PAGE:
She just stood there and looked perplexed.
“I’m Jack,” she said, “or Jackie. Janie Jorgenson is my grandmother.”
# # #
The sheriff was slick with sweat. A small, fatuous smile hung on his face, unrecognized and not easily removed.
Judy sighed, deep and satisfied. She bent and kissed his bruised lips, gently this time, rolled off, and went across the room to the window, backlit by the rising sun.
It was hard to believe she was midway between forty and fifty. He knew he saw her through a lover’s eyes, but he also knew she really was still spectacular. It didn’t matter whether it took hard work and careful diet these days, instead of youth and luck. Judy could turn heads in any crowd.
“Wow!” the sheriff breathed. He almost tacked on a “What brought that on?” but he wasn’t sure he wanted this wild and lusty moment to end just yet. He knew his wife well enough to understand asking why was not the thing to do.
Not that they didn’t make love anymore. They did, and pretty regularly. Perhaps too regularly, as the years and their schedules increasingly forced their intimacies into whatever time slots were open. But they didn’t make love like this, not usually. The sheriff couldn’t remember the last time he’d hit the trifecta. Hell, even doubles had become rare. This had been like when they were first married and desire and availability had suddenly been evenly matched. He had wakened from a sound sleep to gentle but insistent caresses. Then once was not enough, nor was twice. They couldn’t get enough of each other. He sighed and wondered whether he would have the strength to get through his day…and how he might lure her back for more.
“God I love you, Englishman,” she said. Judy was one of the few people who got away with calling him Englishman. He had the misfortune of having a brother whose nickname, as high school football hero, had been Mad Dog. Once you had a Mad Dog, and a last name like English, you naturally became Englishman.
Their school days were long past, and their nicknames might have vanished as well, except that Mad Dog had taken their mother’s claim to be a half-breed Cheyenne seriously enough to commit himself to that culture, and to legally adopt the alias. Now, everyone in Benteen County knew Mad Dog and Englishman, but only a select few called Mad Dog’s little brother anything other than Sheriff English to his face.
He realized, suddenly, that Judy was standing in an open window and presenting the neighbors with a viewing opportunity more likely on certain streets in Amsterdam than Buffalo Springs. If anyone saw her, they might complain to the school board. Not many people in Benteen County, Kansas, would think the Vice Principal of Buffalo Springs High should be offering sex education visual aids to anyone passing down Cherry Street this morning. The sheriff thought about telling her, but he was enjoying his view of her delightful bottom too much, and he didn’t have the energy to spare. Not while there was a chance she might come back to their bed again.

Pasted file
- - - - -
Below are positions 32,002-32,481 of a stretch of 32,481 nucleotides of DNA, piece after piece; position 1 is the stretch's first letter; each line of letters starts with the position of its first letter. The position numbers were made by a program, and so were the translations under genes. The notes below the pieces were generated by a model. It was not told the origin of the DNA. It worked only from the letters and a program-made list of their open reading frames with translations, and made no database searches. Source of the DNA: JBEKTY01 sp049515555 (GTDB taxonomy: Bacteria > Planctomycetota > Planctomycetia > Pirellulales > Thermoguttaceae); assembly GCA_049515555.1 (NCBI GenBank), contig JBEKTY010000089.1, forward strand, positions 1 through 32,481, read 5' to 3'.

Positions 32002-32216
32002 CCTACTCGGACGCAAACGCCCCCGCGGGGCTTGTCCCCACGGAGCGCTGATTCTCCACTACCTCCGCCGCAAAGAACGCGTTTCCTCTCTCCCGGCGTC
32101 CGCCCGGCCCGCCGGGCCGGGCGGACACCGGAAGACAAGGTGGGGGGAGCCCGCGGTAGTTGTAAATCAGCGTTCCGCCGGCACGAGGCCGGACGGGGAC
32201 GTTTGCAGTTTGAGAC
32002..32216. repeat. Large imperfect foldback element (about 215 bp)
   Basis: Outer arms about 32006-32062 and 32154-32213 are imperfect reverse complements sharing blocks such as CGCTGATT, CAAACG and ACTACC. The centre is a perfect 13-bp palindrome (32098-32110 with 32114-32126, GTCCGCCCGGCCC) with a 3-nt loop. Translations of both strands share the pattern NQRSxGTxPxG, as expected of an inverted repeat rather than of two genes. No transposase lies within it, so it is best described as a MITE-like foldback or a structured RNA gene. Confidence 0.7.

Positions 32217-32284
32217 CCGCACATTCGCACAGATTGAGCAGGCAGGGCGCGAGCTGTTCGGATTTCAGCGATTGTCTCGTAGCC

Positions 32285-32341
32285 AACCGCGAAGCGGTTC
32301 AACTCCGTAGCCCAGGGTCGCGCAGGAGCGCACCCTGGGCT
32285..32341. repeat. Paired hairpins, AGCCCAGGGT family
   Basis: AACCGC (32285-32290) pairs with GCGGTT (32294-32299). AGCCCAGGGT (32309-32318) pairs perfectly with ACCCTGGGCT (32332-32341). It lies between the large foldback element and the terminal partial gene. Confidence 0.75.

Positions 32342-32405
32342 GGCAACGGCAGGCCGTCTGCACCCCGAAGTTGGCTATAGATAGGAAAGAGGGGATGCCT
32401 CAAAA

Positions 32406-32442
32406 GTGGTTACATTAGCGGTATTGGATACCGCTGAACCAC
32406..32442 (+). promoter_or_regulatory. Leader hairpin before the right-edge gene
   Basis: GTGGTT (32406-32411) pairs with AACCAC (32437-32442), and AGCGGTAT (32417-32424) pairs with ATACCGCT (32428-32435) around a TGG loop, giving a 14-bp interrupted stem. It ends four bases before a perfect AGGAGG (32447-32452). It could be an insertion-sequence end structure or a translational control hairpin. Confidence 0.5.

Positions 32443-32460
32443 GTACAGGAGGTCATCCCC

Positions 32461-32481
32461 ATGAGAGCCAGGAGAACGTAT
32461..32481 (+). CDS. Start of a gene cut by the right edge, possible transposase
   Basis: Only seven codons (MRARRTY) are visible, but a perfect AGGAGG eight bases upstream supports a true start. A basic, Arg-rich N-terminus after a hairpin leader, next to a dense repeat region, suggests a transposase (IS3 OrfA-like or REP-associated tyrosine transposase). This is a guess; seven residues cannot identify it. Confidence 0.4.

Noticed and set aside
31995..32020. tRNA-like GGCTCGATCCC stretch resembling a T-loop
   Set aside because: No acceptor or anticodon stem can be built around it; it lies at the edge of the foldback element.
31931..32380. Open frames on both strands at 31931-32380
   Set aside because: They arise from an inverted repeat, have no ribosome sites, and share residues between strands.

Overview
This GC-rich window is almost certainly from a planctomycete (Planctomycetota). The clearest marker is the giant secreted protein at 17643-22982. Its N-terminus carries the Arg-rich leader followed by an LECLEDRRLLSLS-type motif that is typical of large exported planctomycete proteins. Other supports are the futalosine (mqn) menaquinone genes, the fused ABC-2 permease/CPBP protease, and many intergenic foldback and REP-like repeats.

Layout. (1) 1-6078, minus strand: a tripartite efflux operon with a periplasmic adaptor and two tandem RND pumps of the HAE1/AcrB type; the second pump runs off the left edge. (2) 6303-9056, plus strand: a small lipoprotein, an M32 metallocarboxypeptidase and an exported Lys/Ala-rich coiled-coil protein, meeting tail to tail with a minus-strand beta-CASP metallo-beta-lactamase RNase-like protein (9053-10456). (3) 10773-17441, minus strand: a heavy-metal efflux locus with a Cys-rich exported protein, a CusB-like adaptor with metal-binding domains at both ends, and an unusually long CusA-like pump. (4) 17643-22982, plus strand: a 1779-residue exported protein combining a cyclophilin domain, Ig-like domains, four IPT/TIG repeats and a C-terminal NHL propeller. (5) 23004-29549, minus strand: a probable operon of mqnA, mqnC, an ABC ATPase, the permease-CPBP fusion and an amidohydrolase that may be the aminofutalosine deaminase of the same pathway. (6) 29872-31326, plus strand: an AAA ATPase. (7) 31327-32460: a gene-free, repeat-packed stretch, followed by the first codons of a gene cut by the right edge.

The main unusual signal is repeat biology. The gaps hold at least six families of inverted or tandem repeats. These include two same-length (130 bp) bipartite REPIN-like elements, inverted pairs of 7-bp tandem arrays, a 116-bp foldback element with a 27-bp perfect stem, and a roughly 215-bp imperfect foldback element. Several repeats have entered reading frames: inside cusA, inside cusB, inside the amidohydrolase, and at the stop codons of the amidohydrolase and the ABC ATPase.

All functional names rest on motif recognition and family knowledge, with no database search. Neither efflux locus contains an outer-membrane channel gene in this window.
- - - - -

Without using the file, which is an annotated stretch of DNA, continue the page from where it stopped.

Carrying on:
“I want to go to Paris,” Judy said.
The sheriff smiled. “Why would anyone want to go to Texas?” he teased.
She swung around, closing her hands into fists and planting them on the hips with which she might now be mooning their neighbors. The view from this side was even better, he decided, though it was plain she wasn’t thinking about jumping his bones anymore.
“I’m not kidding, Englishman.”
He knew she wasn’t. She’d wanted to go to Paris—the one in France—for as long as he could remember.
“You promised you’d take me.”
That was also true. Though he’d convinced himself that the fulfillment of that promise could be put off until their girls were on their own and he and Judy had achieved those golden years that would mark their retirement.
“A well is a hole in the ground,” Judy said. “As I’m constantly telling my students who’d like to find one to hide in because they can’t give me the answer I want.”
“This isn’t a good time. I mean, what with our relations with the French over Iraq.”
“And terrorist threats, and we can’t really afford it, and I’ll bet you can come up with at least a hundred other reasons. You always have. I’m starting to think you always will. That’s why I went online this morning and made reservations. Sometimes you can get astounding deals at the last minute. I did. We fly out of Wichita this afternoon.”
The sheriff sat up in bed. He was relieved to see that the nearest neighbor’s windows were tightly closed and the blinds secured. He was less relieved by what he saw in Judy’s eyes.
She stalked across the room to the dresser and picked up a couple of sheets of paper—computer printout. “Here they are, Wichita to Atlanta to Paris. I’ve got us booked into a little hotel for a couple of nights while we get a feel for the city.”
“Judy, I can’t just walk away from my job.” He was going to tell her that she couldn’t either, only he realized it was the end of May. Classes at Buffalo Springs High were over. She’d finished grading all her tests and papers. No one would put up much of a fuss if she didn’t show for graduation.
“Why not? You haven’t taken a real day off in years. It’s not like we’re in the middle of a crime wave. Nothing serious has happened in Benteen County in more than two years.
“I mean, really, Englishman. Why not? The girls are in college. They’re old enough to take care of themselves and they’re headed for summer school. You’ve finally got competent help. You said this Deputy Parker is the real thing—the first legitimate law enforcement officer you’ve ever had. Put Parker in charge. Things won’t fall apart in two weeks. Please, Englishman. This is important to me.”